Barriers to follow-up of abnormal Papanicolaou smears in an urban community health center

Arch Fam Med. 1999 Mar-Apr;8(2):129-34. doi: 10.1001/archfami.8.2.129.


Objective: To determine factors predictive of failure to return for colposcopy among women with significant abnormalities on Papanicolaou smears in a high-risk clinical population.

Design: Telephone survey.

Setting: An urban community health center.

Participants: Two hundred seventy-nine women randomly selected from all women seen at the health center with abnormal Papanicolaou smears requiring colposcopy during 1993 to 1994. Six (2%) refused participation, and 19% could not be reached for inclusion. Subjects were mostly minority women receiving Medicaid.

Main outcome measure: Completion of colposcopy.

Results: Of the 279 selected women, 79% were interviewed. The rate of adherence with colposcopy was 75% for the respondents. Women who did not know the results of their smear or who incorrectly understood their results were significantly less likely to return for colposcopy (P = .001). Younger women, especially teenagers, were less likely to return (P = .02). Socioeconomic status, education, primary language, health beliefs, fear of cancer, and clinician's gender or discipline were not associated with rate of follow-up. Barriers involving transportation, child care, and insurance also did not predict follow-up.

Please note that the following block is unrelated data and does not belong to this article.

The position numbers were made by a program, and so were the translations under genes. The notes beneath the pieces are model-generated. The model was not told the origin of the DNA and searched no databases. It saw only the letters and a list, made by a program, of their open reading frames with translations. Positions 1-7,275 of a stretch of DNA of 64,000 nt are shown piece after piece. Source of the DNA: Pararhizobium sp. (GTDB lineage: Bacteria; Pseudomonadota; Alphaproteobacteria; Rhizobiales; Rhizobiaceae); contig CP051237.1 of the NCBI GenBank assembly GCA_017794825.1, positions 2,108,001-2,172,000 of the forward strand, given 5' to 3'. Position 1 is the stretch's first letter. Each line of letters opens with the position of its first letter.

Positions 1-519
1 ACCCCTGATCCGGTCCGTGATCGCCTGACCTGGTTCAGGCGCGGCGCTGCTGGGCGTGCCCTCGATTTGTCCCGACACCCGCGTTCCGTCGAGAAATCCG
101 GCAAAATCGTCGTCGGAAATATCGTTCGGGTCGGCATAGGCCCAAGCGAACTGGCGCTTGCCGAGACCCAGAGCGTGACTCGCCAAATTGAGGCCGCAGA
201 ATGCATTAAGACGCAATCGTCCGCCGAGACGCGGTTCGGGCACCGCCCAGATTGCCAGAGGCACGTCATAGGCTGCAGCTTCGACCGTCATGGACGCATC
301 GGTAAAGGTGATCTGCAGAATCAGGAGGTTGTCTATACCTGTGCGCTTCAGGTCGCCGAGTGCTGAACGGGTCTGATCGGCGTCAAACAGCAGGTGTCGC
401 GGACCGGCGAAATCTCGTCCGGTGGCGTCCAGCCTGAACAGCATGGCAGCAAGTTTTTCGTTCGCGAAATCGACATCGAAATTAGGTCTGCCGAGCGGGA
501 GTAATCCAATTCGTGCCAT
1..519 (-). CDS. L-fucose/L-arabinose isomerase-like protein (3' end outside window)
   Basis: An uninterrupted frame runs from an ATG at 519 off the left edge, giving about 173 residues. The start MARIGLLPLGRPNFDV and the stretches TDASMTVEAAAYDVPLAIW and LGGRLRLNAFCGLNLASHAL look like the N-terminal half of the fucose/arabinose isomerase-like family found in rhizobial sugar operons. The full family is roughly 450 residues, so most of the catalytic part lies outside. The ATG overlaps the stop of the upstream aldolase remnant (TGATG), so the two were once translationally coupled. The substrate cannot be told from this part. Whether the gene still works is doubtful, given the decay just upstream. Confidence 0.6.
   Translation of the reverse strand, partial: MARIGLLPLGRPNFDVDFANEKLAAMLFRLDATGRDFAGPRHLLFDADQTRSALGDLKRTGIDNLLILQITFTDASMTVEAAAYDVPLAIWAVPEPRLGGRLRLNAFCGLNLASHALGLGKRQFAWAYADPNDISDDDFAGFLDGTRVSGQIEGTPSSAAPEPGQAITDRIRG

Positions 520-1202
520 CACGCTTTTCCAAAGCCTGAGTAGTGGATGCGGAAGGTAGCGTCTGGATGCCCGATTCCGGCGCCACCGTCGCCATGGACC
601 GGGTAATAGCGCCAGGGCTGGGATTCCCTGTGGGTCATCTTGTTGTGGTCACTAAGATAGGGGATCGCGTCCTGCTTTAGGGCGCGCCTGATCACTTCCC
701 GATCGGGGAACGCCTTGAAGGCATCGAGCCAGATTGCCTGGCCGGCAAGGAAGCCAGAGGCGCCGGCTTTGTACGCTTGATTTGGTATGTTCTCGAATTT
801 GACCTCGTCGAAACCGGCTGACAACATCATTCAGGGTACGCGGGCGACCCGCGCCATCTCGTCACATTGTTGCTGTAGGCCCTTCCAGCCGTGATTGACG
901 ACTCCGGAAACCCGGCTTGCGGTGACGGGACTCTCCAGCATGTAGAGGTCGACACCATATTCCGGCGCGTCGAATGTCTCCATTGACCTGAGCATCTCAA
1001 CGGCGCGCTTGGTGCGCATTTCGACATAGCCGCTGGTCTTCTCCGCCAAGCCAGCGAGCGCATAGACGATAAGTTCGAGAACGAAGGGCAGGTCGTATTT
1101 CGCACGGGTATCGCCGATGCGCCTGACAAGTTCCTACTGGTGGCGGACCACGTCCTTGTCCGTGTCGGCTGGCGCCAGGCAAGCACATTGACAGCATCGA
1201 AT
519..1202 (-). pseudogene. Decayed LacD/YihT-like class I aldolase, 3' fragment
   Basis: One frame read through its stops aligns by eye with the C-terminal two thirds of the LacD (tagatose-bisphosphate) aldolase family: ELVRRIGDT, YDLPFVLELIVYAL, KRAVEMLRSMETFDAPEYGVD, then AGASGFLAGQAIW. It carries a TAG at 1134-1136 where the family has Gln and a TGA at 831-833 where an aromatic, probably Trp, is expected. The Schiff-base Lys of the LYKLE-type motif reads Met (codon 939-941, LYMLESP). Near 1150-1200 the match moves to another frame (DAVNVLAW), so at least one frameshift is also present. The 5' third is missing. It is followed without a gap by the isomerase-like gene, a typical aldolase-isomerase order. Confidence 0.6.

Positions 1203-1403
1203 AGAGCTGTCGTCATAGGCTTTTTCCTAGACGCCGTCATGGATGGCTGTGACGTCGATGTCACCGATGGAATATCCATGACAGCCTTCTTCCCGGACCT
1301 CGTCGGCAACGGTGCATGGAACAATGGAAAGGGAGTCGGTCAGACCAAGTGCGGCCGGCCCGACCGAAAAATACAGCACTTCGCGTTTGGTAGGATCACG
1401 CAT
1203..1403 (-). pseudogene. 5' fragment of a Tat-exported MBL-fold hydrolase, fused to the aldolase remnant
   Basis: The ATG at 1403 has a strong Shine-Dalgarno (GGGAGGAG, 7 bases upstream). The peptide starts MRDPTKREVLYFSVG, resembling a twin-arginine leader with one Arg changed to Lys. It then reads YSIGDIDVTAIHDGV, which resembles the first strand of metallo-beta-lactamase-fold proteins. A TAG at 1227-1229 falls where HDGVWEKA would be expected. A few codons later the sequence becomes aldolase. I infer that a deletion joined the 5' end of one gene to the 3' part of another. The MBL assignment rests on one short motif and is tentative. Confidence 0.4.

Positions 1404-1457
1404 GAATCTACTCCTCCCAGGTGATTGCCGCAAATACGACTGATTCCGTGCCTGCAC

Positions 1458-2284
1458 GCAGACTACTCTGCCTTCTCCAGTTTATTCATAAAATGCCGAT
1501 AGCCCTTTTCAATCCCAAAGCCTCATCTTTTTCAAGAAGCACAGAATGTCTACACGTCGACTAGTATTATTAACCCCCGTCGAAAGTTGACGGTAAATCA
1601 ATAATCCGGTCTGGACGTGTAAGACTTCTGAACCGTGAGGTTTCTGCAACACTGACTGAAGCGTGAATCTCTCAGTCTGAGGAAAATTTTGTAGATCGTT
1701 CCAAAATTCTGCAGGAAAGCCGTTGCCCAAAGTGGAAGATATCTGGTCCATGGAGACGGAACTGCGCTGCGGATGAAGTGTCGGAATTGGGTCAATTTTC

Conclusions: Effective communication of results is the most important factor related to follow-up after abnormal Papanicolaou smear in this setting. In other settings, other factors may be of greater importance.

Publication types

  • Research Support, Non-U.S. Gov't

MeSH terms

  • Adolescent
  • Adult
  • Aged
  • Cervix Uteri / pathology*
  • Colposcopy
  • Communication
  • Community Health Centers
  • Female
  • Humans
  • Middle Aged
  • Minority Groups
  • New York City
  • Papanicolaou Test*
  • Patient Compliance*
  • Socioeconomic Factors
  • Surveys and Questionnaires
  • Urban Health
  • Uterine Cervical Neoplasms / prevention & control*
  • Uterine Cervical Neoplasms / psychology
  • Vaginal Smears* / psychology